Currently as administrative judge of the Trial Division of the Court of Common Pleas of the First Judicial District (FJD), Judge Dougherty oversees all aspects of the adult civil and criminal divisions of Pennsylvania’s largest trial court — a system of 72 judges. Before assuming the position, Dougherty was the Administrative Judge for the FJD’s Family Division, and prior to that, from 2003-2005, was the Supervising Judge of the Juvenile Branch.
Prior to being elected to the Common Pleas bench in 2001 and retained in 2011 for another 10-year term, Dougherty was in private practice both before and after serving as an assistant district attorney in Philadelphia from 1990- 1995. He is a graduate of Temple University and Antioch School of Law.
The general election will be Tuesday, November 3, 2015. Be sure to get out and vote: make your voice heard!
Mr. Michael Robinson, son of Michael Robinson of Glaziers Local 252, was awarded the 2015 Union Services Access Scholarship. Michael, currently an economics major at Fordham University, was a very involved student at Scranton Preparatory School both academically and socially. He achieved the highest average in three of his classes and earned first honors 14 times. As a dedicated seven-year Eagle Scout, he was selected to the Order of the Arrow, the Scouts’ honors society.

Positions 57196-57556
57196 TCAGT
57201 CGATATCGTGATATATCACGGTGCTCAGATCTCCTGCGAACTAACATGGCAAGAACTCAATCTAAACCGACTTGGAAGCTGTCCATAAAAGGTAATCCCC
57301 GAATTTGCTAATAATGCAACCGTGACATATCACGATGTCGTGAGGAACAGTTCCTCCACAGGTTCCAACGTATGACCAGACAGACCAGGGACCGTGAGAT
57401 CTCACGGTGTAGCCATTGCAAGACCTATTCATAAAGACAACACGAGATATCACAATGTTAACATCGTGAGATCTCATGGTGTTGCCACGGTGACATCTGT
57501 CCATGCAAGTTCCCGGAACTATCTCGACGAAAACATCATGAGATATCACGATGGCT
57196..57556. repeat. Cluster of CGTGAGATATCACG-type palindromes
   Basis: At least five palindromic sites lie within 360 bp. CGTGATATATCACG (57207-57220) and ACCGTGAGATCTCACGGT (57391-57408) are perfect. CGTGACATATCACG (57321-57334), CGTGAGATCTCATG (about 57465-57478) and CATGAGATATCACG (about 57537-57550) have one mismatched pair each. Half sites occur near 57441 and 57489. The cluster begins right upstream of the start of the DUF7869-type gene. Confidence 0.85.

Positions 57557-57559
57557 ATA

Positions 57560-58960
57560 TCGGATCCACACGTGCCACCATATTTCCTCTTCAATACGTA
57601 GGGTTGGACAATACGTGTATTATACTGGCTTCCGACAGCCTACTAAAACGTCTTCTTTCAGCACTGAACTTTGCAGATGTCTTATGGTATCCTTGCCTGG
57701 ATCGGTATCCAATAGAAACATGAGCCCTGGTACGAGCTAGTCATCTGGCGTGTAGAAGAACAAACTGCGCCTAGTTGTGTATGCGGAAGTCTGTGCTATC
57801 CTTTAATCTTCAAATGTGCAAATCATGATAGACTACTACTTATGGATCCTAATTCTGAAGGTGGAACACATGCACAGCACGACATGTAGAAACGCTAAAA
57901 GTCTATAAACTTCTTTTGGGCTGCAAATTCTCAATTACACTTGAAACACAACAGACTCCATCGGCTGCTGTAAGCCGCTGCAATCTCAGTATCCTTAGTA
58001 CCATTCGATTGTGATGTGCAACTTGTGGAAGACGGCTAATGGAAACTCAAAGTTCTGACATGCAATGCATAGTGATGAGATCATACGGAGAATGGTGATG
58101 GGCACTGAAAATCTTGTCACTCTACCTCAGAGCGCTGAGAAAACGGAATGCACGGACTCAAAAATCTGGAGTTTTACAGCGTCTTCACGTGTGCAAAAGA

Michael participated in many athletics, and was a member of the track and field team, cross-country team and swim team. In his application essay, Michael described the personally rewarding experience of volunteering as a Special Olympics swim instructor. Every Sunday, Michael heads to the pool at 5 a.m. to train a Special Olympics athlete.
“I take [my role as a coach] very seriously because I believe I am supporting a positive experience for the 10-year old boy I assist. He has a great affinity for the water.”
Learn more about the USA Scholarship program.